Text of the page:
Kitchee Sports Club boss fears for future training base
Despite assurances from Chief Executive Leung Chun-ying on Monday that the Shek Mun site would still be at the club’s disposal, Ken Ng Kin says he has concerns
The head of Kitchee Sports Club fears the club will be unable to build another training centre if the government takes back the land its current facility in Sha Tin is on.
This is despite assurances from Chief Executive Leung Chun-ying on Monday that the Shek Mun site would still be at the club’s disposal until another suitable place was found.
Anxious coaches, parents and young athletes have been left with uncertainty over the future of the centre’s training programmes, while plans for a sport science centre, may also be thrown into limbo.
Speaking on a radio programme yesterday, Kitchee boss Ken Ng Kin said he feared the club would not be able to find the millions in investment needed to build a new training centre, adding that the potential costs would be much higher than two years ago.
Ng said there had been no hint in 2011 that the leasing agreement was short-term, with some “senior officials” at the Home Affairs Bureau suggesting the club should be able to renew the lease on a yearly basis as long as the facility was well managed.
“This message was very clear. Otherwise, we would not have invested the resources, and the Jockey Club would not have donated that much money in the project,” Ng said, adding that he had not received any official response or any arrangement about future land allocation.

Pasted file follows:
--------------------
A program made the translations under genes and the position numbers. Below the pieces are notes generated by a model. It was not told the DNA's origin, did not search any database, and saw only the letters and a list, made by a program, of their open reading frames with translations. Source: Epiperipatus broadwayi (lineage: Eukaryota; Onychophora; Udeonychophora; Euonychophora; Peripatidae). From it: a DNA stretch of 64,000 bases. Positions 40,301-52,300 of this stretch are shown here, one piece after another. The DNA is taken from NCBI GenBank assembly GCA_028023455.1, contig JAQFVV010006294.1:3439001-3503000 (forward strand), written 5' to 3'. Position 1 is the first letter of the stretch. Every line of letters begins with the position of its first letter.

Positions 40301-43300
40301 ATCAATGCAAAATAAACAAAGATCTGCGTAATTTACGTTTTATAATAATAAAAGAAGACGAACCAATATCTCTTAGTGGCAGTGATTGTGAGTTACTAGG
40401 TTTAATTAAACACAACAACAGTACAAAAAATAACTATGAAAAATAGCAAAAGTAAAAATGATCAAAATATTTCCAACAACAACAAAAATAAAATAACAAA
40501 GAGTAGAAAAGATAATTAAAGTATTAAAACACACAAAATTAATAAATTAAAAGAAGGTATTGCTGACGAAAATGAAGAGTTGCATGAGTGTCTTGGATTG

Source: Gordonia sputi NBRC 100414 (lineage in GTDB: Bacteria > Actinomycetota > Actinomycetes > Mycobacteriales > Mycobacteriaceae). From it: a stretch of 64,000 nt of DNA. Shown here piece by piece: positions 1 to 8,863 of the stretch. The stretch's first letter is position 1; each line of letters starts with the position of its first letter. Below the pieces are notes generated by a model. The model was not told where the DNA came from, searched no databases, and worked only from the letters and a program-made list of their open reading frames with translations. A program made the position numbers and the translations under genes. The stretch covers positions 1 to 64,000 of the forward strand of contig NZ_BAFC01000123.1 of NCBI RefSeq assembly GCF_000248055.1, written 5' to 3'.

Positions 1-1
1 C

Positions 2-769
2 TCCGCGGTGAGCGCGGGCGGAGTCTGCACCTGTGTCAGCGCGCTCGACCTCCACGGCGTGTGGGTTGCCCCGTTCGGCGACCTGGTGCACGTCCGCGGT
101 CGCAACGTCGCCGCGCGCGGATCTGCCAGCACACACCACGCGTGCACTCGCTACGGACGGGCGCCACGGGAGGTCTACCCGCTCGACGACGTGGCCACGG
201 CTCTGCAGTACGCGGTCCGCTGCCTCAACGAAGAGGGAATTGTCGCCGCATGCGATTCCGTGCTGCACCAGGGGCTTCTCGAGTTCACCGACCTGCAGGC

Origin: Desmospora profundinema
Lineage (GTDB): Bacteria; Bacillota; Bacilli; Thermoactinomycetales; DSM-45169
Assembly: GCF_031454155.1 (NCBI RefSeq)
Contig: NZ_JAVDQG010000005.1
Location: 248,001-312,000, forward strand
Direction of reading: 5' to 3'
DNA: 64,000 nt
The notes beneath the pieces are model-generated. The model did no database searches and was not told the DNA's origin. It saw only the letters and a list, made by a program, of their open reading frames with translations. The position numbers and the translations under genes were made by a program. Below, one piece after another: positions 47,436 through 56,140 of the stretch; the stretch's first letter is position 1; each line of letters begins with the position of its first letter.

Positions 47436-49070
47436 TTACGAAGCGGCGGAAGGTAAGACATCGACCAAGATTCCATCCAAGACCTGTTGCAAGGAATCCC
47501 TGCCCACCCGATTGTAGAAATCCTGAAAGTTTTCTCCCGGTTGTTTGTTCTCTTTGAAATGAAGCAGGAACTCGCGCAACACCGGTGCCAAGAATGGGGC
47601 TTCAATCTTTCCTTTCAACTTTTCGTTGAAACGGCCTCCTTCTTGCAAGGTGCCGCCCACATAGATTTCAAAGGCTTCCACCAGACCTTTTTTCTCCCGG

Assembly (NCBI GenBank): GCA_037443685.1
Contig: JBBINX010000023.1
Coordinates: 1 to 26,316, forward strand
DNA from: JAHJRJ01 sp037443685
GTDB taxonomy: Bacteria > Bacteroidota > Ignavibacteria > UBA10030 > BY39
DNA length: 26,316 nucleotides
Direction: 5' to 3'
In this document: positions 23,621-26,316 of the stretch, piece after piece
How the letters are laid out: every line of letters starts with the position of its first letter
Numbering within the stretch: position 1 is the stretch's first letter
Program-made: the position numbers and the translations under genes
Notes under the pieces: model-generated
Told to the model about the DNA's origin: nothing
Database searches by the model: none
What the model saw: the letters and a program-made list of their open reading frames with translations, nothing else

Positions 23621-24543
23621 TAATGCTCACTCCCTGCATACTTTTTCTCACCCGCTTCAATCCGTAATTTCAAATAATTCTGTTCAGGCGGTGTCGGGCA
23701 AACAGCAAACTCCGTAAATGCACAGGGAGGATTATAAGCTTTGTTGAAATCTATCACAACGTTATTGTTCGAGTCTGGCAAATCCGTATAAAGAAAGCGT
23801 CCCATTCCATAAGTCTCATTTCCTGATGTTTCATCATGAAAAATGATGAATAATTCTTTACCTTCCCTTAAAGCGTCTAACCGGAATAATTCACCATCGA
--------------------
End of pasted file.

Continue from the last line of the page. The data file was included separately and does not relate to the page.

The training centre, which opened last year, cost HK$84 million to build, the bulk of which came from the Jockey Club’s Charities Trust. The aim was to build a facility to train and develop young football players.
The centre provides training facilities to Kitchee SC, schools and about 500 children. The Hong Kong team is known to use the centre.
It was at this facility that nine-year-old Brian Au Lok-yin honed his skills as a defender. He was recently recruited to the elite Kitchee Academy, which prepares young players for the city’s big leagues.
“I really like this place,” said Au, who comes from a family of footballers. “It’s not far from my school, I take the minibus over.”
Au’s grandmother, Candy Pang, who takes him to training three times a week, said it was “ridiculous” the government could make such an abrupt decision. “I hope they won’t have to move. I want [Au] to continue playing and improving here.”
Ng said even if a new site was found, it would have to attract new investors, grow new partnerships and build new supporting facilities.
Kitchee CEO Alex Chu Chi-kwong said the announcement put many of the academy’s long-term plans at risk. “It’s hard to nurture talent these days,” he said. “The results of our work isn’t something that will be seen in a year. We’re talking about 10 years from now.”
Leung reiterated yesterday that the public housing situated at Kitchee’s training centre will be built in phases, and that the first phase will not affect the facility. He went on to cite the Kai Tak sports park as an example of how the government was committed to the development of sport.
Tackling the city’s housing shortage has been key components of Leung’s policy agenda. A tenth of a targeted 280,000 public sector flats to be built to 2025-26 will not be met.
Polytechnic University political scientist Dr Chung Kim-wah, said Leung’s controversial move would not likely affect Leung’s chances at re-election – which he is widely perceived to be seeking – as the local sports industry was well-known known for its pro -establishment leanings.